7. #15 by myquiltprojects on February 11, 2021 - 16:31

    This is cute, and worth making again a tad longer.

    • #16 by tialys on February 11, 2021 - 16:40

      Thank you – I think so too. Watch this space 😉

  8. #17 by Carol on February 11, 2021 - 17:20

    Has a great Oriental look, like a Kimono….. Would look really lovely in embroidered Silk?

    • #18 by tialys on February 11, 2021 - 17:34

      Yes, it does have a (cropped) kimono feel even though the sleeves are set in and not joined on. Oh for somewhere to go where embroidered silk would be appropriate 🙁

  9. #19 by CurlsnSkirls on February 11, 2021 - 17:29

    Your top looks great with layering! Loose is a very good recommendation for summers over here, and might be for you, if any British summer includes hot, humid days. 😉 (Probably difficult to consider right now with your current weather!) If I had a decent button hole maker I might give this one a go… am thinking skirt instead. . .

    • #20 by tialys on February 11, 2021 - 17:39

      If the British tabloids are to be believed the last two summers at least have been worthy of ‘phew! what a scorcher’ headlines. However, I will wait to be impressed as I’ve spent the last 16 summers in the S.W. of France where the temperatures can get very high – although not as humid generally.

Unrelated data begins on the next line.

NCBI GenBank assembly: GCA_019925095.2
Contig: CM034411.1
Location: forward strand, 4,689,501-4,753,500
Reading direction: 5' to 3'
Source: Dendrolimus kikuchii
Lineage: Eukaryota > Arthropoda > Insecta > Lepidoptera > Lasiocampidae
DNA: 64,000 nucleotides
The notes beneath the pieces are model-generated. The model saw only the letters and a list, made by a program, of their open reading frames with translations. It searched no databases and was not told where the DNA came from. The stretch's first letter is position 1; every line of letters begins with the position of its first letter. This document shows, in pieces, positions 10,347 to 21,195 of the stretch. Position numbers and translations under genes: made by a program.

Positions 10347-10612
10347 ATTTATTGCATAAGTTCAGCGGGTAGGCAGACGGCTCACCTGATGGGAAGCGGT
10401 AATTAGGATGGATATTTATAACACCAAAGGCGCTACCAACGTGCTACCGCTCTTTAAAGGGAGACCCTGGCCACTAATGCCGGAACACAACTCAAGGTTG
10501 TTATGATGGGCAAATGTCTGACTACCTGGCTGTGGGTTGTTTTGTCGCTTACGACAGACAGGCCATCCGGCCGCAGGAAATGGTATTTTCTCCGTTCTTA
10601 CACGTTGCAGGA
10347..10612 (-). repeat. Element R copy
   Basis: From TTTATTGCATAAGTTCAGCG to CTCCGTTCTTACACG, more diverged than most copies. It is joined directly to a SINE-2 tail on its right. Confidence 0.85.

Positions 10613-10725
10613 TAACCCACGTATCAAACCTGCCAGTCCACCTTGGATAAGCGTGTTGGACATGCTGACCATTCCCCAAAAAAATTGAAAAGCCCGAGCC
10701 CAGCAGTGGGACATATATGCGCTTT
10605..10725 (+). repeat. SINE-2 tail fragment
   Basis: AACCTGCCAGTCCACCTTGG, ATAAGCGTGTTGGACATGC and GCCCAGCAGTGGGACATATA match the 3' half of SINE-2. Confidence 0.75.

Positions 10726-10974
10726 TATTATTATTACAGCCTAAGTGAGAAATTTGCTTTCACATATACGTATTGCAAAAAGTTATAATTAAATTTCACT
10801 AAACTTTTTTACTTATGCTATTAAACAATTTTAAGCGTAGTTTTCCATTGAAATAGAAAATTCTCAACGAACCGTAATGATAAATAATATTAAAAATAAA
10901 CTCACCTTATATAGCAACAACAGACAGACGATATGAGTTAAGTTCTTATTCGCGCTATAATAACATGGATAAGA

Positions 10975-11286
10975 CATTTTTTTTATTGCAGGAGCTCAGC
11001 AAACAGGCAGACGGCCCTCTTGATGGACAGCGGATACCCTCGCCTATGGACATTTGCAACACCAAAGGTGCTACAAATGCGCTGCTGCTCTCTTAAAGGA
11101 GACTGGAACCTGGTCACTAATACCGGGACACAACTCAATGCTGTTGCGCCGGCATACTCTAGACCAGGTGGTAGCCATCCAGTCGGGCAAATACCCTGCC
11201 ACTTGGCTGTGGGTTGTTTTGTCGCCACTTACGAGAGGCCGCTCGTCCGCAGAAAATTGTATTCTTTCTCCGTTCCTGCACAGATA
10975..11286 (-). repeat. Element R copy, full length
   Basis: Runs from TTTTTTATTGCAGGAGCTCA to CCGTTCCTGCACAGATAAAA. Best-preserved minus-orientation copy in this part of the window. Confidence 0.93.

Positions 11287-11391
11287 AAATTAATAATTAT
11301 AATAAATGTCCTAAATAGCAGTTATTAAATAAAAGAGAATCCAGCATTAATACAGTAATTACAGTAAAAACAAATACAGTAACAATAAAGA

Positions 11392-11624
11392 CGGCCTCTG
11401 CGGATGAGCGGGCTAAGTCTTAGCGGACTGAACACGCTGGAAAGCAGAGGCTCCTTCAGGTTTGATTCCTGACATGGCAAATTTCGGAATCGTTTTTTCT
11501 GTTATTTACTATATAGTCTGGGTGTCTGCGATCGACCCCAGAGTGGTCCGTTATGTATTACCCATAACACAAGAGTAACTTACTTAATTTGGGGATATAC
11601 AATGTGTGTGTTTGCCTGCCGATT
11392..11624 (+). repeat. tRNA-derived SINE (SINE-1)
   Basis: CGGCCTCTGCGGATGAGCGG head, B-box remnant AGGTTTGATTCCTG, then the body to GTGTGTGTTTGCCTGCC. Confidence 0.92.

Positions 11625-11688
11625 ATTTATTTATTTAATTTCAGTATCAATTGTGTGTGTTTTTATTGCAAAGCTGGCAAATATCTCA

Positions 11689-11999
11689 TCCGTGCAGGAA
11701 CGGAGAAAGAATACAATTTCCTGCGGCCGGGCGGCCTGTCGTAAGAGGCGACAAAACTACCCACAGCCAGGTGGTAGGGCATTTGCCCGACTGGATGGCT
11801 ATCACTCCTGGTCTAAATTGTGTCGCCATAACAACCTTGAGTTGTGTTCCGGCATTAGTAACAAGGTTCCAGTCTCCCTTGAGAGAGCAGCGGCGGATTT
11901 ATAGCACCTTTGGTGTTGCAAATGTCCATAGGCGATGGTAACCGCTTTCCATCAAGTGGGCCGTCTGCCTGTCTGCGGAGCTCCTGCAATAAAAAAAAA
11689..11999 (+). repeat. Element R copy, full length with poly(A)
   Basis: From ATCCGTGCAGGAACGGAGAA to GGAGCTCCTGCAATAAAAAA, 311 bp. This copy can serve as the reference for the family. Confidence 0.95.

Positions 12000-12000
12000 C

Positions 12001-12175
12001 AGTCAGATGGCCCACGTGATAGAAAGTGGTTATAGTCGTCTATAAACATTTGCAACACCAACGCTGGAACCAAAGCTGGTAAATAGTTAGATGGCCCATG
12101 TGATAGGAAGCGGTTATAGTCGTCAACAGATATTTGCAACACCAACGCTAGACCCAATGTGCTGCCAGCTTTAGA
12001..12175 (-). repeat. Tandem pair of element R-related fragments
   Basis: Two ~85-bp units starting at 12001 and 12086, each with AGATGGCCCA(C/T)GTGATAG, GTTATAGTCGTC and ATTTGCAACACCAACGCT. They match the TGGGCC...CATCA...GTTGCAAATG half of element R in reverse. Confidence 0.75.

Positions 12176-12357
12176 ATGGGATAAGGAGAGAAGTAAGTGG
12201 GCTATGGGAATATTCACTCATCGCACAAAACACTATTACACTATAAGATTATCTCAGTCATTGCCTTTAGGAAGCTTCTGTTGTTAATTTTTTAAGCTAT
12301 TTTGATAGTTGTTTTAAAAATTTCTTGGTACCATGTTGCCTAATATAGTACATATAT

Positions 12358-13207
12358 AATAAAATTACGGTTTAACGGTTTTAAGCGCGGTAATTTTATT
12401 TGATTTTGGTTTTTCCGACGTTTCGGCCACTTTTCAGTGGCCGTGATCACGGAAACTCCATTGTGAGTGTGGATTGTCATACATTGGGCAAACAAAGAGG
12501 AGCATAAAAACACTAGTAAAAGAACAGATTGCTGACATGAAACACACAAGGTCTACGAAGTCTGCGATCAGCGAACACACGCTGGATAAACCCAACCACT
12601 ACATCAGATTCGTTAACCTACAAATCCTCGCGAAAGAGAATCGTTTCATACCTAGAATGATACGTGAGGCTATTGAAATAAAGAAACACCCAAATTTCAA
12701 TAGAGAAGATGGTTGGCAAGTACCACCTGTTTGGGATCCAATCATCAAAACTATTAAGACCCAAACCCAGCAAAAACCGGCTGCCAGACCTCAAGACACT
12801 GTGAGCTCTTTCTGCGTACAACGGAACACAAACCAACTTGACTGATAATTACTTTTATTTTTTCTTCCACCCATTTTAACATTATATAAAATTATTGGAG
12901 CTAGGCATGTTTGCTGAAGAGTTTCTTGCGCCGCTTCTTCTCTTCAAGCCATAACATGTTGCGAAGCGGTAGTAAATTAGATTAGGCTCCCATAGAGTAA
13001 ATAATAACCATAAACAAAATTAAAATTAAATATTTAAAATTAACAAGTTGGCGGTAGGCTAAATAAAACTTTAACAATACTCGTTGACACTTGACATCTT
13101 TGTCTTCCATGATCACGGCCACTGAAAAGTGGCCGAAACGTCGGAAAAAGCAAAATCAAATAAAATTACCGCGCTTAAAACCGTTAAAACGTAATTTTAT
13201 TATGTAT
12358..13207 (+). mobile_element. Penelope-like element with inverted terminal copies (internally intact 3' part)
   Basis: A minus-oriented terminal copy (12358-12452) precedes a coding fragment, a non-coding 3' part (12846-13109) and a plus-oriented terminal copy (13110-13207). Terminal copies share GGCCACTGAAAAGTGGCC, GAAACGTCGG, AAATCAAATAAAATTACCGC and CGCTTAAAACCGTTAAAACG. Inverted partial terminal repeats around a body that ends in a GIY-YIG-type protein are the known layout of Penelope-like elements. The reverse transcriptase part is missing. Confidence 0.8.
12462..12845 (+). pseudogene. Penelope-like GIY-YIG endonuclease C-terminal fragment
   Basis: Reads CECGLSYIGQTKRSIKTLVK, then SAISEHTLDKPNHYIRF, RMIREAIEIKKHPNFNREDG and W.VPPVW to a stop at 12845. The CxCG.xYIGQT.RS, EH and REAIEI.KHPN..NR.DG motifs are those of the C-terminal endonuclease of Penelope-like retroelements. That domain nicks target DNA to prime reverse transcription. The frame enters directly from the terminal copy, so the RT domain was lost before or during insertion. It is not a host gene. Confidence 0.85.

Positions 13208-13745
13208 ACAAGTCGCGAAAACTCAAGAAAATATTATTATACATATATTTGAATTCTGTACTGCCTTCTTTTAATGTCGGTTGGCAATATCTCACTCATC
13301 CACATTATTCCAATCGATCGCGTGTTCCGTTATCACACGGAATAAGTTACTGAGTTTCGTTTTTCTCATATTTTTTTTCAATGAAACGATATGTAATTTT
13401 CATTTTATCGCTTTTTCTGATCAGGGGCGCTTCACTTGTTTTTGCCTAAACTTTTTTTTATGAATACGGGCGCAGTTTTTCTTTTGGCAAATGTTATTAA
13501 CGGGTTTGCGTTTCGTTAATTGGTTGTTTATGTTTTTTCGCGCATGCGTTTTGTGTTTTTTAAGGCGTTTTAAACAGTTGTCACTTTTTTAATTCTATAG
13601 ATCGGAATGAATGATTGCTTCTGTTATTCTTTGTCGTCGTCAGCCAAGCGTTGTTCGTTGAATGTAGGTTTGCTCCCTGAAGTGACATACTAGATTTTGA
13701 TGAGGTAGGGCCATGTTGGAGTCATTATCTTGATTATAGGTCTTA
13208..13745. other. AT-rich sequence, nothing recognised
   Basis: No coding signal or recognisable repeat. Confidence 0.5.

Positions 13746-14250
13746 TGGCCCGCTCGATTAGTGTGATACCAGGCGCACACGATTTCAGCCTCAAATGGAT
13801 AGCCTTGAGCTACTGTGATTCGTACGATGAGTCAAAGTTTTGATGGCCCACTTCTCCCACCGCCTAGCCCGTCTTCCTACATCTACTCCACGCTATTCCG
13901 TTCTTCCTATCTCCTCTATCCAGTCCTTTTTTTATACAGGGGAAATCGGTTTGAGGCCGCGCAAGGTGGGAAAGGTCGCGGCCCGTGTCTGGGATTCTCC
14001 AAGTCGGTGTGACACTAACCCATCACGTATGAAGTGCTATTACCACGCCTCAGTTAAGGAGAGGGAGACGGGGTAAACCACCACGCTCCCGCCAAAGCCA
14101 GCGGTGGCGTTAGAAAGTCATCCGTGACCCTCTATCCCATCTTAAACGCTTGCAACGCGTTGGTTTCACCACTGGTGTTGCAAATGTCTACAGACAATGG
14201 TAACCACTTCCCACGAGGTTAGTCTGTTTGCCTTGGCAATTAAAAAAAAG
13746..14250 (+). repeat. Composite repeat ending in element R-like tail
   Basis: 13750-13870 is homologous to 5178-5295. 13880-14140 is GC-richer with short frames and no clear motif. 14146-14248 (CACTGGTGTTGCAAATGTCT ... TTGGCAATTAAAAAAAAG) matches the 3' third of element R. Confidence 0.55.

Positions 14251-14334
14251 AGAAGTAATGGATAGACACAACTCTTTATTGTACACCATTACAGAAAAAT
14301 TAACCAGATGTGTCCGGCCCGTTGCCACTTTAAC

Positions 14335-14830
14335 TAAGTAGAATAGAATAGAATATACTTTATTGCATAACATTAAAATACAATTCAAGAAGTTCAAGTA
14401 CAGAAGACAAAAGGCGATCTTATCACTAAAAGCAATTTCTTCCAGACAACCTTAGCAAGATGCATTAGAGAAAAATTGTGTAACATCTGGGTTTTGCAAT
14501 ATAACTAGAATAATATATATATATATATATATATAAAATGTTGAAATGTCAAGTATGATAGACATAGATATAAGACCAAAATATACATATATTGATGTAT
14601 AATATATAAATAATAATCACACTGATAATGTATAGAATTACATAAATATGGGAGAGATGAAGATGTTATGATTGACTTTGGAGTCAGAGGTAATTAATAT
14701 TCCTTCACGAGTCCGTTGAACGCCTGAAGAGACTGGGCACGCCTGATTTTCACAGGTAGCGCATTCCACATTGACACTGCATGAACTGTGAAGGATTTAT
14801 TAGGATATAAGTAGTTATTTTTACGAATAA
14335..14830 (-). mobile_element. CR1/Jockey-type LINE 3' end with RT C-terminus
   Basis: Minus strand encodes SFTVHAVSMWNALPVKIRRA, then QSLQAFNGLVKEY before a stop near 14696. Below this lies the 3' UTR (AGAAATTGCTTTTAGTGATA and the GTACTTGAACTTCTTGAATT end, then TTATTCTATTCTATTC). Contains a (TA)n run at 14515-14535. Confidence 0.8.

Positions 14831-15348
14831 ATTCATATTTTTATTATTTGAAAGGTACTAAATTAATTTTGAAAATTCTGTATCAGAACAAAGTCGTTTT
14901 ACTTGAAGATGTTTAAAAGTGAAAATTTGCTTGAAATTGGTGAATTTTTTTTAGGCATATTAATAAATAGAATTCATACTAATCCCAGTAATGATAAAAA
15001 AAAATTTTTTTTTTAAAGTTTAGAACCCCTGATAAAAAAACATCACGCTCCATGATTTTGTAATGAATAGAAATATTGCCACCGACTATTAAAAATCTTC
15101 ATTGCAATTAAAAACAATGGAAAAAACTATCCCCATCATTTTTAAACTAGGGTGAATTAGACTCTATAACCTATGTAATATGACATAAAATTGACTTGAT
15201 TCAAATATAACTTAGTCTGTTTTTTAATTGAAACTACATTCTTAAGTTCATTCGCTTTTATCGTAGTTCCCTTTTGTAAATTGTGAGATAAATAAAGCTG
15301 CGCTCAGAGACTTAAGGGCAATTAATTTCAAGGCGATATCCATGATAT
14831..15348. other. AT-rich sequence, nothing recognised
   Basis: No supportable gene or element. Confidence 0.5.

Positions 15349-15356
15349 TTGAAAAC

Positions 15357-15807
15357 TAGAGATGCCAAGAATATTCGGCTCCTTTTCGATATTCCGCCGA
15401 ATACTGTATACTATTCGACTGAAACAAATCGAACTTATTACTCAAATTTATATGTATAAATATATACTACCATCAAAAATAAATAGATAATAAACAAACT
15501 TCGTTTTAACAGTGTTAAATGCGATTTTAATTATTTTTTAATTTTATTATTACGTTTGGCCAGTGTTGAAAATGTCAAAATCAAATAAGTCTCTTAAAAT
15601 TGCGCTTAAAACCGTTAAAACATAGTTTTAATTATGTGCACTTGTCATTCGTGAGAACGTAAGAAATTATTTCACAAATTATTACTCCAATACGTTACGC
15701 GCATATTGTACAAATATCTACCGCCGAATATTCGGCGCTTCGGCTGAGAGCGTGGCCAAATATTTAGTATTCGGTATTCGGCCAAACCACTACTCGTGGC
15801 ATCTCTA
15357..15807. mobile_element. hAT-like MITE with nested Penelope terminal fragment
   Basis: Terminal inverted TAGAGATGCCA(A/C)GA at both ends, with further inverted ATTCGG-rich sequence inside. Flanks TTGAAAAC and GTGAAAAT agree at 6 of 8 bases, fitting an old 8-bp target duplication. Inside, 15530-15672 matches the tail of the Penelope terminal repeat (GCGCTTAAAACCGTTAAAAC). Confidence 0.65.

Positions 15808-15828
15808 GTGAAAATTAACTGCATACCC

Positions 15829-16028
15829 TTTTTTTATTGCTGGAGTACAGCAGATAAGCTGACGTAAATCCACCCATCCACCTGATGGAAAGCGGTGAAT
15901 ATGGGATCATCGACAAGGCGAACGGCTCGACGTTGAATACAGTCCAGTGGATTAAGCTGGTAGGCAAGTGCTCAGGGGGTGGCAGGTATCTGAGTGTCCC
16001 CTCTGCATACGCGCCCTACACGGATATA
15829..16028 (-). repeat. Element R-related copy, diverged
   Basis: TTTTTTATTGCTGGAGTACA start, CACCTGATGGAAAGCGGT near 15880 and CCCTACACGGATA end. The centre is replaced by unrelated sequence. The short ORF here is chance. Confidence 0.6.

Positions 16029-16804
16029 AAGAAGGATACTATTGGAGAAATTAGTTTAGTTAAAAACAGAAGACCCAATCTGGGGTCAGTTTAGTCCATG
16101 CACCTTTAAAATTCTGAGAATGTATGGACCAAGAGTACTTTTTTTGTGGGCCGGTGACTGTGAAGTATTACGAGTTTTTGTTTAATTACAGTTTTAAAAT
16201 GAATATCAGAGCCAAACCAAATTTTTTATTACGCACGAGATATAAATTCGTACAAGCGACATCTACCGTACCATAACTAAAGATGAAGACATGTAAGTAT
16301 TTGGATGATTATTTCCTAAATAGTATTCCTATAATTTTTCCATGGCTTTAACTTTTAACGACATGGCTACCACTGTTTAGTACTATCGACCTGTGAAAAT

I couldn’t find my buttonholer in my still messy workroom for a while and went into a bit of a panic but I did find it and had a little practise to make sure I remembered how to use it which was just as well as I hadn’t remembered a vital step.

      • #21 by CurlsnSkirls on February 11, 2021 - 17:45

        You did a wonderful job with this, and hope you decide to give that sleeve variation a try. Love the fabric, even if it was a terror to work with!

  10. #22 by kathyreeves on February 12, 2021 - 04:31

    That turned out pretty nice, Lynn. It looks good on you, and I like your ideas for the next go. I’m not very tempted to try no waste sewing…I usually go with a 1/4 yard less than the pattern calls for, or I put the scraps in the quilt stash!

    • #23 by tialys on February 12, 2021 - 09:46

      There are definitely methods of laying out standard pattern pieces in a more economical way than the instructions tell you aren’t there. The problem with dressmaking scraps is I don’t see them as being useful in patchwork – or at least not the type of fabric I generally use in dressmaking.

  11. #24 by Evie Jones on February 12, 2021 - 09:38

    This has turned out very well. I love the colour and shape on you.
    A spaghetti strapped cami/best would work perfectly under this. Still cool but modesty preserved.

    • #25 by tialys on February 12, 2021 - 09:43